Get up, stand up and show up to NAIDOC in the City

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Dance performances, live music, storytelling, and a games space are just some of the attractions on offer at this year’s NAIDOC in the City.

The City of Sydney’s annual event celebrating Aboriginal and Torres Strait Islander cultures will take place between 10am to 3pm on Saturday 9 July at Sydney Town Hall.

Lord Mayor Clover Moore said the day was an opportunity for families to come together on Gadigal land and experience all that Aboriginal and Torres Strait Islander cultures have to offer.

“NAIDOC in the City is a free celebration of the world’s longest living cultures through food, song, art, dance, and stories in the heart of the city,” Lord Mayor Clover Moore said.

“We value the city’s First Nations people, and the Gadigal of the Eora Nation as the traditional custodians of this place we now call Sydney. NAIDOC in the City is a great opportunity for all residents to come together and celebrate, especially as we look to put the worst of the pandemic behind us.”

The theme for NAIDOC Week 2022 is Get Up! Stand Up! Show Up! which encourages Australians to continue the momentum for change and support institutional, structural, collaborative and cooperative reforms.

The City of Sydney has worked closely with the Gadigal Information Service Aboriginal Corporation to present the 2022 NAIDOC in the city event which includes:

  • Dangura Ring: This cultural dance space is the spiritual heart and soul of NAIDOC in the City and where a Welcome to Country ceremony will open the festival followed by the Calling of the Clans. The atmosphere incites the natural senses of hearing and seeing culture, and invites visitors to experience, heal and unearth the infinite continual connection to Country.
  • Bayumi Hub: The Bayumi (music) hub will host a celebratory program of talented First Nations artists. Stemming from multiple nations across the country, the program will feature storytellers and contemporary music artists from all genres including Craig Tilmouth, Mr Rhodes and Toni Janke. Learn more about ancient song lines, their enduring survival and inherent connection to First Nations people.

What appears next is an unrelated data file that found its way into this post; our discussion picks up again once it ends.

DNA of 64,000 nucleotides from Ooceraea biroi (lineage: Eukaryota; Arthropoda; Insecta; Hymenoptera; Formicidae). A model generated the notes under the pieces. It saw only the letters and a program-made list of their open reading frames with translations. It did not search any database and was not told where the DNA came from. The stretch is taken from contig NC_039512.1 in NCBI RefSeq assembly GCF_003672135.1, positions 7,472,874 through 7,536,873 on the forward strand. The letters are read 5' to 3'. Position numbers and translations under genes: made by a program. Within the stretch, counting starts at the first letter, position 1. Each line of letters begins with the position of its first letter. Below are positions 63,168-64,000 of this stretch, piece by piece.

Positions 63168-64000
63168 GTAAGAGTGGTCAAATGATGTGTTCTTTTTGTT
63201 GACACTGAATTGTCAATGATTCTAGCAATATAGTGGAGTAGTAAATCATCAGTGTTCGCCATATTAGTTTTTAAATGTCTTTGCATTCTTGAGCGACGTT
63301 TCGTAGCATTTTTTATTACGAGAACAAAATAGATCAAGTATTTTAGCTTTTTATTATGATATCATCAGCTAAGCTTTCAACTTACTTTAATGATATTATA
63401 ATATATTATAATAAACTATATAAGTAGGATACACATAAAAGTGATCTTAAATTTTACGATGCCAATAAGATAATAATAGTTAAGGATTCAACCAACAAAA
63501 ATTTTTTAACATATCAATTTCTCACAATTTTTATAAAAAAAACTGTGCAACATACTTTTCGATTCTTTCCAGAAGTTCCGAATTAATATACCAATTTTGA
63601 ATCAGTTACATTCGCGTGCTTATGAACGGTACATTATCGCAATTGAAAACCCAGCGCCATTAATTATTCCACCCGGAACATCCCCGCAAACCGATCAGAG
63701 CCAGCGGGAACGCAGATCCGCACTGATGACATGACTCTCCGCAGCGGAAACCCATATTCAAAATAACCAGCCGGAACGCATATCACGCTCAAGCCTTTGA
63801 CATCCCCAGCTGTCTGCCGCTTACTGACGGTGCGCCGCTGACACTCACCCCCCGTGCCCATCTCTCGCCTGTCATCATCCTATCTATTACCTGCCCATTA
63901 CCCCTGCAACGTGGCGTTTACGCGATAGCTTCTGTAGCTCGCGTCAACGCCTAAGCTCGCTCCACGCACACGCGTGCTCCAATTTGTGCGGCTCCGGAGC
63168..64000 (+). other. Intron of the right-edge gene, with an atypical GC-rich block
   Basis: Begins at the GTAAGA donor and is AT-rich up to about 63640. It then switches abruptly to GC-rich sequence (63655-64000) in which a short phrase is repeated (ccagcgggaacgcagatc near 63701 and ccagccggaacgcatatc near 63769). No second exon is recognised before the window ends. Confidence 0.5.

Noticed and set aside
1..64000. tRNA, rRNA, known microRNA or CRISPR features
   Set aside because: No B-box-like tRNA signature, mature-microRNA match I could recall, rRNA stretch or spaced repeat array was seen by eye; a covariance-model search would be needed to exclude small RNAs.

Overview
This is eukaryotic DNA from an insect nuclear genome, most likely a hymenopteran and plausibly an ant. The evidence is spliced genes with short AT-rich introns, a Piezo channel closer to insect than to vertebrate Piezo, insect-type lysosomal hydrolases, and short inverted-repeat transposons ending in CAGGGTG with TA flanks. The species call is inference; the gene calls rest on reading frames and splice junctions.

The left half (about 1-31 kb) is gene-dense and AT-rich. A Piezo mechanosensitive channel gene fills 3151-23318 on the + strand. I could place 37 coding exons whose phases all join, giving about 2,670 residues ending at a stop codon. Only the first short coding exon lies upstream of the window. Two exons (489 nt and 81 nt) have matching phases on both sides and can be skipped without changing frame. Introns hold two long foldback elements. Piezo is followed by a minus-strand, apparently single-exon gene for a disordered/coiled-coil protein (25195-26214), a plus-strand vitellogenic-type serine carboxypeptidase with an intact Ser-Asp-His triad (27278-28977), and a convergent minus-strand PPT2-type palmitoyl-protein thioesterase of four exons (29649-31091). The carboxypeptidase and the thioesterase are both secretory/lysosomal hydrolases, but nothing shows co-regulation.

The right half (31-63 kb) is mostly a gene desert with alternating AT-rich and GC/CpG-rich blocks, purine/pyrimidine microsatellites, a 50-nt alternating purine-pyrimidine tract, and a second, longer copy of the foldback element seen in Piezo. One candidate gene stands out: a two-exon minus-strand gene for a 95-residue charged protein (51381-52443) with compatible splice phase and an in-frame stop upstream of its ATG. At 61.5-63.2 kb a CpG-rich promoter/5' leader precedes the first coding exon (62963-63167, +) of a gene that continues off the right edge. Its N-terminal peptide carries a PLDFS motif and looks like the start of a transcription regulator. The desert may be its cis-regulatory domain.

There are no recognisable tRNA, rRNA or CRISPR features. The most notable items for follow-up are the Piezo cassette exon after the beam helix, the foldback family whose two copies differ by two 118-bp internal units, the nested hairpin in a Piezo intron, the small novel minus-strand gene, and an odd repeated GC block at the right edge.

• The Gunyahs: This is a dedicated space for children and their families with toys, games and activities to keep the young (and young at heart) entertained.
  • Burra Camp: This space will host four 30-minute workshop sessions for star gazing and various educational activities.
  • Bangawara Huts: Bangawara means ‘to make or do’. The Bangawara Huts will host a sharing, teaching and learning environment. Facilitated by established artists, participants can take part in traditional weaving, music, cooking and technology workshops.
  • Wunyawuri Way: Wunyawuri translates ‘to make believe, do in jest’. This street theatre space will feature new and emerging First Nations talent performing contemporary theatre works, storytelling and poetry suitable for all ages.
  • Fig Tree Markets: Aboriginal and Torres Strait Islander businesses will offer a range of contemporary delicacies, authentic cultural items, and art and craft from stalls located throughout Hyde Park North.

In addition to NAIDOC in the City, Sydneysiders and visitors can celebrate our First Nations culture during NAIDOC Week with other attractions throughout the city.

  • Visit the recently unveiled bara monument by Aboriginal artist Judy Watson. The work stands almost 6.5m tall and sits atop the Tarpeian Precinct Lawn above Dubbagullee (Bennelong Point). The work represents a giant bara, or fishhook, crafted and used by Gadigal women for thousands of generations.
  • Walking through a Songline is a First Nations multi-sensory digital installation at the Museum of Sydney, which also hosts more work from Aboriginal and Torres Strait Islander artists. The installation is a celebration that gives visitors the feeling of walking through a songline themselves. Songlines are ‘Dreaming tracks’ that map the routes of Ancestral beings as they travelled across Australia, creating the land and its people.
  • Dreamtime Southern runs walking tours through The Rocks that focus on living Dreamtime cultural trails and Tribal Warrior is a local Redfern organisation that offers different themed cruises, including cultural tours.
  • The City of Sydney Culture Walks app also offers self-guided walks like the Barani Redfern and Barani Sydney Cove/Warrane that go through the heart of the city’s Aboriginal and Torres Strait Islander communities.

For more information go to whatson.cityofsydney.nsw.gov.au

For media enquiries or images, contact Elaine Kelly. Phone 0477 362 550 or email ekelly@cityofsydney.nsw.gov.au

For interviews with Lord Mayor Clover Moore contact Paul Mackay. Phone 0436 816 604 or email pmackay@cityofsydney.nsw.gov.au

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